Fish oil supplementation has been consistently observed to decrease plasma triglycerides in most studies conducted in individuals with diabetes or hypertriglyceridemia. Fish oil appears to decrease triglycerides concentrations by decreasing hepatic triglyceride production. These data indicate that fish oil supplementation may be a means of correcting the increased hepatic triglycerides synthesis characteristic of insulin resistance. Moreover, animal studies have shown that fish oil may decrease liver and skeletal muscle triglyceride.

While several studies have reported increased LDL cholesterol with fish oil supplementation, others have not reported significant changes in concentrations, or effects varied by dose. Fish oil-induced increases in LDL cholesterol concentrations are likely due to increased conversion of liver-derived VLDL to LDL cholesterol particles. The clinical significance of the observed increases in LDL cholesterol is uncertain, and large variability exists in the literature regarding effects of fish oil on LDL cholesterol concentrations which may be due in part to wide variability in dose administered, duration of supplementation, study design, and subject number.

The cardio-protective effects of fish oil in individuals with diabetes may be mediated, in part, by enhanced arterial compliance and platelet function, and reduced oxidative stress (Mori TA 2000) and inflammation. Results of a large, randomized placebo-controlled trial showed that fish oil consumption (˜1.08 g EPA/d) reduced cardiovascular disease events in the absence of changes in lipoproteins. This observation, coupled with the reduction in conjugated diene formation in the fish oil group, lead researchers to hypothesize that cardioprotection was due to a reduction in oxidative stress.

Intervention trials reporting the effects of fish oil on glycemic control have made varying conclusions, with some showing improved, unaffected, or decreased glycemic control as measured by fasting glucose, hemoglobin A1c, and/or glucose disappearance rates. The research of Hendra and colleagues suggests that duration of supplementation may influence outcomes. After three weeks of 10 g per day fish oil supplementation, researchers observed significantly increased fasting blood glucose in 40 patients with diabetes, but by the end of the six week intervention, difference from baseline was no longer statistically significant. The level of supplementation had an effect in the study by Schectman and colleagues who reported that fasting blood glucose and glycated hemoglobin increased significantly during one month of 7.5 g per day fish oil supplementation but not during 4 g per day supplementation. Overall, three fairly large meta-analyses summarize this data well, finding no significant effects of fish oil on glycemic control.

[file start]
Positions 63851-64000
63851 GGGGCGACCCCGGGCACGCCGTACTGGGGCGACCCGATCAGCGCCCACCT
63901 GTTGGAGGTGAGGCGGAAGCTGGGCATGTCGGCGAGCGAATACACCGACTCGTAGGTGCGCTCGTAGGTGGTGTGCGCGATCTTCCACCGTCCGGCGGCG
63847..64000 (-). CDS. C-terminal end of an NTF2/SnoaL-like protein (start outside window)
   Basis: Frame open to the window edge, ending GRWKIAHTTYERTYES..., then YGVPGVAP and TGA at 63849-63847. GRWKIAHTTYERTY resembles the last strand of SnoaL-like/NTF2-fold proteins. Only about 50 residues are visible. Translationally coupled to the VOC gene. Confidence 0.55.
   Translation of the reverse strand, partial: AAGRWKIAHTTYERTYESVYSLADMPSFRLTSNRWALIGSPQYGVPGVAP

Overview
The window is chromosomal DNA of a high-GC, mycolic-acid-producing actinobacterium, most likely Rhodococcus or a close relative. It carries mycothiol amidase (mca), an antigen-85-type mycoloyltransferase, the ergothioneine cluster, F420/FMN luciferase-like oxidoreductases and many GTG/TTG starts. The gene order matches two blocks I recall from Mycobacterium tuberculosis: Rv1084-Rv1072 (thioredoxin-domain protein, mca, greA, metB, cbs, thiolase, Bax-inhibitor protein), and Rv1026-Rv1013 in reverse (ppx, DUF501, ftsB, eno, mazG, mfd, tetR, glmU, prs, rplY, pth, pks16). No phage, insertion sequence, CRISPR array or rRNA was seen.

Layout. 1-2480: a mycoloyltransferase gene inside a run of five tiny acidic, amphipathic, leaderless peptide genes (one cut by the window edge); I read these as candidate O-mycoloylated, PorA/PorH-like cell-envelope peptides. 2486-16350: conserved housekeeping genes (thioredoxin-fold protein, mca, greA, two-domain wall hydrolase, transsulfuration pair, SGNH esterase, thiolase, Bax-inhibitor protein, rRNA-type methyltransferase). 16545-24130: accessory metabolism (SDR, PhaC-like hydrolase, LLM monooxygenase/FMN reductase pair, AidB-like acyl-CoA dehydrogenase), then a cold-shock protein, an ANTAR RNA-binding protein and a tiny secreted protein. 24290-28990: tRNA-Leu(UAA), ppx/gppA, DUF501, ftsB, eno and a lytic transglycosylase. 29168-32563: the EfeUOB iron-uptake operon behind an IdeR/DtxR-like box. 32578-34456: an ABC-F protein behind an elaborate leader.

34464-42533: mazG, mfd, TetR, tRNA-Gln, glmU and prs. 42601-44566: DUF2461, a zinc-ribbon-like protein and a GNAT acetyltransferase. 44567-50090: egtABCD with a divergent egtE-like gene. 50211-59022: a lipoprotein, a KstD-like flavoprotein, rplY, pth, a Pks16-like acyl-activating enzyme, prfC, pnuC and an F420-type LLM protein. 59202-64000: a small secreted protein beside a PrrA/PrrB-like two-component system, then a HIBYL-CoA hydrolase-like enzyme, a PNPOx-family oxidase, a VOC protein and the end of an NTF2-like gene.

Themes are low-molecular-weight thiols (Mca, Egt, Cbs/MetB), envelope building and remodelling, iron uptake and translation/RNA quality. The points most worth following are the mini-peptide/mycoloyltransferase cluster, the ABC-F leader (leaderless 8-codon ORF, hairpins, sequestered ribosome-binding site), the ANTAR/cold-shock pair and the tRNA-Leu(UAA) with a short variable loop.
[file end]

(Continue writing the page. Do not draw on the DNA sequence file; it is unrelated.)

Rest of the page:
Similar to the effects of fish oil on glycemic control, effects on insulin sensitivity have been mixed. Animal studies suggest that insulin sensitivity may be enhanced by fish oil-containing diets. In individuals with diabetes, ex vivo insulin sensitivity improved with 3 g fish oil per day in one study, but sensitivity was compromised in another study (10 g/d) as assessed by insulin-stimulated glucose disappearance. Other studies have found neither favorable nor unfavorable effects on insulin sensitivity in individuals with diabetes.

Other Ingredients

Other ingredients suitable for inclusion in a nutritional formula having a 1:1:1 carbohydrate:fat:protein ratio such as those described above include chlorogenic acid (inhibits sodium-dependent glucose transport), mangosteen (an antioxidant and antiinflammatory related to IKK inhibition), palm oil mill waste (phenolics that increase antioxidant activity and decrease atherosclerosis lesions), chromium (increases insulin sensitivity and improves glycemic control), vanadium (exhibits insulin-like activity, stimulates glucose uptake, and inhibits protein tyrosine phosphatase and gluconeogenesis), and compounds capable of increasing insulin-dependent glucose metabolism in adipocytes (e.g., witch hazel, allspice, bay leaves, nutmeg, cloves, mushrooms, and saccharomyces cerevisiae).

It should be appreciated that the present invention is not limited to the specific embodiments described above, but includes variations, modifications and equivalent embodiments defined by the following claims.

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Classifications
U.S. Classification514/1.1, 514/549, 514/23
International ClassificationA61K31/22, A61K38/00, A61K31/70
Cooperative ClassificationA23L1/3002, A23L1/296, A61K36/48, A23V2002/00, A61K31/201, A61K36/00, A23L1/3008, A23L1/308
European ClassificationA23L1/308, A23L1/30C2, A23L1/30B, A61K31/201, A23L1/29F, A61K36/48, A61K36/00